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The blog—informal opinions and chat about the parish

Tuesday, January 30, 2018


When I was younger, the Christian world was divided rather neatly into about three camps. There were the Liberals, the Conservatives (with their awkward cousins the Fundamentalists), and the Roman Catholics. Nobody was quite sure where to put the Episcopalians, so they usually landed in the Liberal category, along with the mainline churches such as the Congregationalists and the Presbyterians. I remember one speaker (at a Methodist church) saying that Presbyterians were just Methodists with money.

Each group was pretty content looking at all the others and saying, "Well, you're not a Christian, are you?" More than once at a youth conference I heard someone give the testimony that "I used to be a Roman Catholic, but then I became a Christian."

In those comfortable days, when we were so self-assured in our niche, the big news media more or less ignored Christian faith issues. If a church had a special music program or dedicated a new building, the news might show up in the Religion section of the Sunday paper, but about the only news that broke out of that cubbyhole was something truly groundbreaking, such as consecrating an openly gay bishop.

Things have changed. Now you can easily find opinion columns in the Washington Post, Newsweek, and other major secular news media discussing core issues of Christian faith and doctrine. One recent example was a column in the Washington Post titled "The Trump evangelicals have lost their gag reflex."

I see this new public awareness as the result of several forces:
  1. Beginning at least as far back as the Supreme Court abortion decision (Roe v. Wade in 1973), a major faction of the Conservatives decided that their path to actualizing God's Kingdom on Earth was through politics, not preaching. (To be fair, the Liberals had adopted similar priorities during the Civil Rights protests a decade earlier.)
  2. Conservative Christians had never voted much, and during the comfortable 1950s, the dominant culture had supported most of their priorities. As the 1970s and 1980s became more frighteningly diverse, these voters became an easy prey for politicians who promised a return to the good old days.
  3. Single-issue voting became quite normal. More than one person told me that he/she was voting for Donald Trump because he was opposed to abortion, and that one issue defined whether he was the Christian candidate.
  4. Because of this single-issue focus, good church folk were quite willing to swallow non-Christian behaviors and attitudes in other areas. If a candidate was opposed to abortion and/or gay marriage, some folk can easily put up with sexual harassment, racial bigotry, selfishness, and a general disregard of the values most of us have called "Christian" for centuries.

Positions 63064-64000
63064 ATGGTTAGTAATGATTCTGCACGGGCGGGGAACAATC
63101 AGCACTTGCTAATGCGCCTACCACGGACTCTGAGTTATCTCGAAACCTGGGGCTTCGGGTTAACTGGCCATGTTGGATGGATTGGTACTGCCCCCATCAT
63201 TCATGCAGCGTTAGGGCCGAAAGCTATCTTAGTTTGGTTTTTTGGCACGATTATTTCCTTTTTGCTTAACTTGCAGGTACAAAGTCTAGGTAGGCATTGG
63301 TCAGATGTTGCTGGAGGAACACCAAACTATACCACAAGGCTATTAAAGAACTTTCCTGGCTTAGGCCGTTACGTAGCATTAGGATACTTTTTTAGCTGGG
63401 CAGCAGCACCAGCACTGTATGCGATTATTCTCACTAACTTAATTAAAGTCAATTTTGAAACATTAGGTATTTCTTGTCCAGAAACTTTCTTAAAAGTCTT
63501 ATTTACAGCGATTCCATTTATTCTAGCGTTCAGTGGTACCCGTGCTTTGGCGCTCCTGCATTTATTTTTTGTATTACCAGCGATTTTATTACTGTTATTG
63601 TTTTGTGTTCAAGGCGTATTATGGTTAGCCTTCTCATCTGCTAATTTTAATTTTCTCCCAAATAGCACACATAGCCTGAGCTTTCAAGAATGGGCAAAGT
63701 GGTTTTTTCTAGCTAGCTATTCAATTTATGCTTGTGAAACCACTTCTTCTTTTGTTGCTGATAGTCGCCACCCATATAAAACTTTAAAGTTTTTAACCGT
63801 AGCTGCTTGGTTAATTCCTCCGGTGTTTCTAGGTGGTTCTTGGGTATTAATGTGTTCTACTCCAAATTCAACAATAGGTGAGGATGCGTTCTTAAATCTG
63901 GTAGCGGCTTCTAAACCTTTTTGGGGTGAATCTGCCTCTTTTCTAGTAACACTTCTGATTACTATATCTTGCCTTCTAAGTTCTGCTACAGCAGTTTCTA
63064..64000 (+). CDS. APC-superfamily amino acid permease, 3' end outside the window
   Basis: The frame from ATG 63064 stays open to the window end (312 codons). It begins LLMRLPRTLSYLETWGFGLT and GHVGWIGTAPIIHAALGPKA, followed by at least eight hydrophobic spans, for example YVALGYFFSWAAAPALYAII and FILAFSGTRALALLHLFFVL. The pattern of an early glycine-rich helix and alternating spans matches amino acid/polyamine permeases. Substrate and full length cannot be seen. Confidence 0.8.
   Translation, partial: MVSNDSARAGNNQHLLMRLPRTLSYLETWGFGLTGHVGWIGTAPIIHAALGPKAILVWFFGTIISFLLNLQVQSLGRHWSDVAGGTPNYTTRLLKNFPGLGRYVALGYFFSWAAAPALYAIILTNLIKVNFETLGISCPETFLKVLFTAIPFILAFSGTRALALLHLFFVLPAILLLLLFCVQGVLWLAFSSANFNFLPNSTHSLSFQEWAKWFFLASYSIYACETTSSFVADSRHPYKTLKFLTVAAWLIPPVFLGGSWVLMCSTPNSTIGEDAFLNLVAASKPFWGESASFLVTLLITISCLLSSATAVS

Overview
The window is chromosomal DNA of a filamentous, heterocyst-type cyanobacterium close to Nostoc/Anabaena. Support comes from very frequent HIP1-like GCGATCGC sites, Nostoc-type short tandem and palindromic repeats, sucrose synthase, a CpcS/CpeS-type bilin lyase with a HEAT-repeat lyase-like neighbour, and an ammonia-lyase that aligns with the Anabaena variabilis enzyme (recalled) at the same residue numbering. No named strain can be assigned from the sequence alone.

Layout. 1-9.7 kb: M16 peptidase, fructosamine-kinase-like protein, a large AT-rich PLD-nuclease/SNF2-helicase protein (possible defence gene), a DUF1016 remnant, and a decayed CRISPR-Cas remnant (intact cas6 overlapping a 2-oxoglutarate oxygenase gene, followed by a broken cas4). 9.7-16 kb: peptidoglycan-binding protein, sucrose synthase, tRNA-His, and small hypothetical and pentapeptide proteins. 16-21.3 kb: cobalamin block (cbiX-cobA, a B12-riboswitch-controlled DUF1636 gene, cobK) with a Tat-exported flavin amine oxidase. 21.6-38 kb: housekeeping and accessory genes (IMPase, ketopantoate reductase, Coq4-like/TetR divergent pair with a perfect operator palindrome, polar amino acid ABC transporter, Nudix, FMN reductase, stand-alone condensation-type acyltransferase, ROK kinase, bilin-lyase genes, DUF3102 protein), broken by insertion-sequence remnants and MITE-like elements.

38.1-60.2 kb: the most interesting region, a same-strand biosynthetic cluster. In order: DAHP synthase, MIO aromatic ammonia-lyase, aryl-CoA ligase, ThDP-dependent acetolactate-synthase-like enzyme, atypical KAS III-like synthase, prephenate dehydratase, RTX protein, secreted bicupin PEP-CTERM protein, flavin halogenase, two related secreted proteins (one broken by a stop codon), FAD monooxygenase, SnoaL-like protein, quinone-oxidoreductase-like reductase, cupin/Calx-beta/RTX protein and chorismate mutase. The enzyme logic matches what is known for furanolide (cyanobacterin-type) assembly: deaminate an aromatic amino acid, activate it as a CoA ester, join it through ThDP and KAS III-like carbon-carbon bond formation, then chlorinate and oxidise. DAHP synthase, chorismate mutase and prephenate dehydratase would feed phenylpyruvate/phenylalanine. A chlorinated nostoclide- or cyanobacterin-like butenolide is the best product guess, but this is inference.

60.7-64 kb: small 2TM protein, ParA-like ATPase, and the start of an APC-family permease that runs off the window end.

Thus we arrive in a place where "Christian" means "maintaining the status quo of the 1950s and ignoring a lot of activities that victimize others—especially if those others aren't much like me."

The mainstream media are taking notice and are heaping scorn on this kind of religion.

Where should Episcopalians stand in all this?

Every Sunday morning, our priest follows the sermon with these words, "Let us stand and reaffirm our faith in the words of the Nicene Creed." That's a good place to begin, reaffirming our faith and identity as members of the Episcopalian arm of the Jesus Movement:
  1. Faith in Christ is central. "Christian" does not mean "supporting traditional American values." It means a radical commitment to Jesus and to His priorities, even when they might be uncomfortable. If someone (whether Roman Catholic or Conservative Baptist) shares this commitment, we are members of the same family.
  2. Hatred and fear are not part of our Gospel. That's difficult to remember because it is so easy to hate people who distort the truth and spread anti-Christian propaganda in the name of Christ. We must not hate them either.
  3. Jesus has a special place in His heart for the poor, the outcast, the rejected. If we are to be his followers, we need to have the same attitude. Even if we suspect that someone is poor because of making unwise choices, it's not our business to judge; our business is to provide help.
  4. A church that reflects the priorities of Jesus will be quite diverse. It will be multi-colored. It will be multi-ethnic. Gay people and divorced people will find a home here. Muslims and Jews will understand that we are their friends.
  5. The church was never intended to be a department of the government. (OK—I know that our history belies this, but I'm going back to the "Render unto Caesar" comment.)
I'm sure there's more to say, and I'm sure that Episcopalians, being a very diverse bunch, will include quite a number who disagree with me on one or more of these points, but this is the sort of church I want to be part of.